\1. \\. McGill
D. G. Martin
J. F. Payne
W. O. Puckett
F. B. Schenck
C. S. Smith
S. R. Spencer
A. II. Whittle
J. B. Woods



Blake Brinkeriioff
Joel Conarroe
Dewitt I Ielm
Iason McManus




Gayle Aven
Dickie Davis
1 eighton \KC mi



hoi I ) w is
Floyd ln\n
I iws Baker



Brow . ( kw hfj n



Bu I km ki M)\i i
I \s. )\ \1( \1 1NUS

C i ■, in Robinson





Phi Beta Kappa

Founded December 5, 1776 at the College of William and Mary



OFFICERS
J. A. McGeachy. . President

]. W. McCutchan Secretary



The national honorary fraternity. Phi Beta Kappa,
represents the highest honor bestowed for scholastic
achievement. It is America's outstanding scholastic
fraternity. The men chosen for this recognition
are primarily required to have maintained a certain
average, but they are also expected to possess char-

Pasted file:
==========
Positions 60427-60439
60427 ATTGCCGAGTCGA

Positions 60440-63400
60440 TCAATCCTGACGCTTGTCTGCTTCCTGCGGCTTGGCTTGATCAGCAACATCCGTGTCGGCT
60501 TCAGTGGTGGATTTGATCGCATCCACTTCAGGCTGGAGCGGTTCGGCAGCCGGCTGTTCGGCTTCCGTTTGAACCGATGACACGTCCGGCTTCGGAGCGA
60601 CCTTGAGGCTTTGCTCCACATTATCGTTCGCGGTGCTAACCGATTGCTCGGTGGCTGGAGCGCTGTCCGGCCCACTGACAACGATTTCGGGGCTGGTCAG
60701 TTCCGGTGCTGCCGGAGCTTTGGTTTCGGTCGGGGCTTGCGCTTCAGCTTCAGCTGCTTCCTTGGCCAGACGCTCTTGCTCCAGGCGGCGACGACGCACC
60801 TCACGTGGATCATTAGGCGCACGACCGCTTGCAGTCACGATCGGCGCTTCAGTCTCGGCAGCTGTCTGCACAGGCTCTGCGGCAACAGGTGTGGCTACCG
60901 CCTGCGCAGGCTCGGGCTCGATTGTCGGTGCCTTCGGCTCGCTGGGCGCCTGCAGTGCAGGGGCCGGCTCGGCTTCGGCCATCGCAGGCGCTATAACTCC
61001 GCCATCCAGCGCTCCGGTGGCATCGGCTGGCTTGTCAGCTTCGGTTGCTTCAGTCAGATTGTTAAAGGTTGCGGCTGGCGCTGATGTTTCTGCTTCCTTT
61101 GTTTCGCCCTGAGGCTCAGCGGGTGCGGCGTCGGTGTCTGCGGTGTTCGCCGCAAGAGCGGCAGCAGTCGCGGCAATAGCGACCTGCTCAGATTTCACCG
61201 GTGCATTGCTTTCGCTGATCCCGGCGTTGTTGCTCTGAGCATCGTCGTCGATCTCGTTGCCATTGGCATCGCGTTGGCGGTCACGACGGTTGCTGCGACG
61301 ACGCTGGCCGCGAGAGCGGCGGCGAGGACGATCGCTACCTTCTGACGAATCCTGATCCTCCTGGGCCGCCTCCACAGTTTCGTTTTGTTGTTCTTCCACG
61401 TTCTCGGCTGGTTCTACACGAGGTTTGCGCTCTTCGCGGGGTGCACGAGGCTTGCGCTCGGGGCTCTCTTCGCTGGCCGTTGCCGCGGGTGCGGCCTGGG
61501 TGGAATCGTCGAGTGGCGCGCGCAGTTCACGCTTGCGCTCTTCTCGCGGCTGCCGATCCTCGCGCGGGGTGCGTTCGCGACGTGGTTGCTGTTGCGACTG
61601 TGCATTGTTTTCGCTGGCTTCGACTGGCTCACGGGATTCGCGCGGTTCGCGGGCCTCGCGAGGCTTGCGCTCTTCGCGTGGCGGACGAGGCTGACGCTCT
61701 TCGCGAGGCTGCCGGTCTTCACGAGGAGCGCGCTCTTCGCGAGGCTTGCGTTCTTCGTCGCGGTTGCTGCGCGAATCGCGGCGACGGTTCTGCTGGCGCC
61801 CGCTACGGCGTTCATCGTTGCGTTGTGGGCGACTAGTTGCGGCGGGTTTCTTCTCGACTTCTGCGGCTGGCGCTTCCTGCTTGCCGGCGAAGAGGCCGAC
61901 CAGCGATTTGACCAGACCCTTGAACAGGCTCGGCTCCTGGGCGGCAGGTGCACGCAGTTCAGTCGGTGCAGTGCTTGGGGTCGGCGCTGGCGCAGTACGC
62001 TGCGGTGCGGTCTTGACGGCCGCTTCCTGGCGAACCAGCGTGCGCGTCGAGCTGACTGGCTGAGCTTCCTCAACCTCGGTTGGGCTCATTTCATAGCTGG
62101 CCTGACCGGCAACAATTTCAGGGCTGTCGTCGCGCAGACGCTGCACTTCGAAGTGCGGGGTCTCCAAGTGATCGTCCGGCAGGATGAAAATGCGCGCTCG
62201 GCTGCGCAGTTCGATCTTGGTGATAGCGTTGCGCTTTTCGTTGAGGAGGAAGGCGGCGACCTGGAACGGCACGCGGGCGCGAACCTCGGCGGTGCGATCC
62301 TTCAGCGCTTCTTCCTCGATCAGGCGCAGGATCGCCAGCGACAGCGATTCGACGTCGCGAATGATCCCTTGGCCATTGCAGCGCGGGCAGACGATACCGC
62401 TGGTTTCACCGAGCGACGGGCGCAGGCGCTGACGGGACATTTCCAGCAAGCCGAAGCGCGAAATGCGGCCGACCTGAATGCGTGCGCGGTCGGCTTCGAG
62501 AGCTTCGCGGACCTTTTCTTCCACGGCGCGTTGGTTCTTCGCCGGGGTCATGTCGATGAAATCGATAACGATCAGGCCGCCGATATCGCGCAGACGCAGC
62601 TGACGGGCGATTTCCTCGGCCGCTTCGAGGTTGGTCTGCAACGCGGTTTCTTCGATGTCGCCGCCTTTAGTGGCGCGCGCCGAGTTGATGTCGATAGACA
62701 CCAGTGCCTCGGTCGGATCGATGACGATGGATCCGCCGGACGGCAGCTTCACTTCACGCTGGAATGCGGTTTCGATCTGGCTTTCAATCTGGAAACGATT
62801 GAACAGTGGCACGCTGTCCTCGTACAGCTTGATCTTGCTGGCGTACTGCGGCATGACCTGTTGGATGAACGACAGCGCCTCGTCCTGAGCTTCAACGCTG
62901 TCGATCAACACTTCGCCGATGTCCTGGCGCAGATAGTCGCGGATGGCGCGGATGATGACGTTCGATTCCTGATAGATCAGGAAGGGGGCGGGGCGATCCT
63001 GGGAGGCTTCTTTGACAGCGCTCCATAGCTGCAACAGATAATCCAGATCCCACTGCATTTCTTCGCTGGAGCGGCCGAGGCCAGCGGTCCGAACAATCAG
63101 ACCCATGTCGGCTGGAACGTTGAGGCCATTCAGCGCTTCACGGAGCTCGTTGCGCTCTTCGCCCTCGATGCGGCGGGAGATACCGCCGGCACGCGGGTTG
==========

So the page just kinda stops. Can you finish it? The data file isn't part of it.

acter and integrity, in addition to a certain amount
of leadership ability. Doubtless there are others in
the student body who have the inherent capabili-
ties, but talents such as required by this organiza-
tion are of no value unless applied. The men who
make Phi Beta Kappa are noted for their con-
scientiousness and extraordinary perseverance. This
honor represents sheer ability, but more significant
it embodies a job well done. A real scholar is one
who has a burning desire to learn and is willing to
pay the price of labor for such an achievement.

Phi Beta Kappa, oldest of the Greek letter fra-
ternities, was founded on December 5, 1776, at
the College of William and Mary in Williams-
burg, Virginia. It began as a social organization,
but in 1831 the chapter at Harvard removed the
requirement of secrecy and through the next hall
centur\ the nature of the society changed slowl)



from social to honorary. In the 1870's the Llni